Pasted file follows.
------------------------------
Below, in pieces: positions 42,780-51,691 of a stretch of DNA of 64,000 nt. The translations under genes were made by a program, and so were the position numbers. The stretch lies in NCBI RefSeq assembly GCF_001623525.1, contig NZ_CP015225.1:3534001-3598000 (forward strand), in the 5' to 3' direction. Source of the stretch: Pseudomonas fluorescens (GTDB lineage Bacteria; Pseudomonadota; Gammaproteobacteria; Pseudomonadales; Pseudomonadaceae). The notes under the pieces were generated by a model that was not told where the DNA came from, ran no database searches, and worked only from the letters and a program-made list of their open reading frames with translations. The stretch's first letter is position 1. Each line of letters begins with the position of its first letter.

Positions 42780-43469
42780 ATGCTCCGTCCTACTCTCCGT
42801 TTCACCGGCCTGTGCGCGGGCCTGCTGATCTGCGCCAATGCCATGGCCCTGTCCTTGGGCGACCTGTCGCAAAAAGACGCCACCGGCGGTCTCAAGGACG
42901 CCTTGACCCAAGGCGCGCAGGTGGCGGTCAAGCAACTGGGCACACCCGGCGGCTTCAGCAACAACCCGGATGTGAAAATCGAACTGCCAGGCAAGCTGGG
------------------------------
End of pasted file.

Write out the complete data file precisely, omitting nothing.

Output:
Below, in pieces: positions 42,780-51,691 of a stretch of DNA of 64,000 nt. The translations under genes were made by a program, and so were the position numbers. The stretch lies in NCBI RefSeq assembly GCF_001623525.1, contig NZ_CP015225.1:3534001-3598000 (forward strand), in the 5' to 3' direction. Source of the stretch: Pseudomonas fluorescens (GTDB lineage Bacteria; Pseudomonadota; Gammaproteobacteria; Pseudomonadales; Pseudomonadaceae). The notes under the pieces were generated by a model that was not told where the DNA came from, ran no database searches, and worked only from the letters and a program-made list of their open reading frames with translations. The stretch's first letter is position 1. Each line of letters begins with the position of its first letter.

Positions 42780-43469
42780 ATGCTCCGTCCTACTCTCCGT
42801 TTCACCGGCCTGTGCGCGGGCCTGCTGATCTGCGCCAATGCCATGGCCCTGTCCTTGGGCGACCTGTCGCAAAAAGACGCCACCGGCGGTCTCAAGGACG
42901 CCTTGACCCAAGGCGCGCAGGTGGCGGTCAAGCAACTGGGCACACCCGGCGGCTTCAGCAACAACCCGGATGTGAAAATCGAACTGCCAGGCAAGCTGGG